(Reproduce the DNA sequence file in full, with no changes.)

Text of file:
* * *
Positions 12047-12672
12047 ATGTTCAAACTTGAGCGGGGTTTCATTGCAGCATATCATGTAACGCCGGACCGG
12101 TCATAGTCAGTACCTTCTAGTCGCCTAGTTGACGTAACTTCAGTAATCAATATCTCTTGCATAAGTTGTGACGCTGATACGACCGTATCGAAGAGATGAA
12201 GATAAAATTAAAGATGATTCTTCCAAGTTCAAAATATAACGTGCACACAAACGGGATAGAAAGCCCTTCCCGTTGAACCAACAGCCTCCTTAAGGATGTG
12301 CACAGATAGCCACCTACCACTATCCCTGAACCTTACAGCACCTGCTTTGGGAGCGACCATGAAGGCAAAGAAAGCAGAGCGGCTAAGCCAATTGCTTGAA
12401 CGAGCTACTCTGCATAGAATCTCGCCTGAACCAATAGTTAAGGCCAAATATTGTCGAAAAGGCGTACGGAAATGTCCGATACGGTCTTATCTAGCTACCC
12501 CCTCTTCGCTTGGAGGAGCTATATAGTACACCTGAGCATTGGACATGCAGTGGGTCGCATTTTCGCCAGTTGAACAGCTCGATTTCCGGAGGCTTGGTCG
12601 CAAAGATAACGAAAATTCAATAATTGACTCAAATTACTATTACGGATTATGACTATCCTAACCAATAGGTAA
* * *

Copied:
Positions 12047-12672
12047 ATGTTCAAACTTGAGCGGGGTTTCATTGCAGCATATCATGTAACGCCGGACCGG
12101 TCATAGTCAGTACCTTCTAGTCGCCTAGTTGACGTAACTTCAGTAATCAATATCTCTTGCATAAGTTGTGACGCTGATACGACCGTATCGAAGAGATGAA
12201 GATAAAATTAAAGATGATTCTTCCAAGTTCAAAATATAACGTGCACACAAACGGGATAGAAAGCCCTTCCCGTTGAACCAACAGCCTCCTTAAGGATGTG
12301 CACAGATAGCCACCTACCACTATCCCTGAACCTTACAGCACCTGCTTTGGGAGCGACCATGAAGGCAAAGAAAGCAGAGCGGCTAAGCCAATTGCTTGAA
12401 CGAGCTACTCTGCATAGAATCTCGCCTGAACCAATAGTTAAGGCCAAATATTGTCGAAAAGGCGTACGGAAATGTCCGATACGGTCTTATCTAGCTACCC
12501 CCTCTTCGCTTGGAGGAGCTATATAGTACACCTGAGCATTGGACATGCAGTGGGTCGCATTTTCGCCAGTTGAACAGCTCGATTTCCGGAGGCTTGGTCG
12601 CAAAGATAACGAAAATTCAATAATTGACTCAAATTACTATTACGGATTATGACTATCCTAACCAATAGGTAA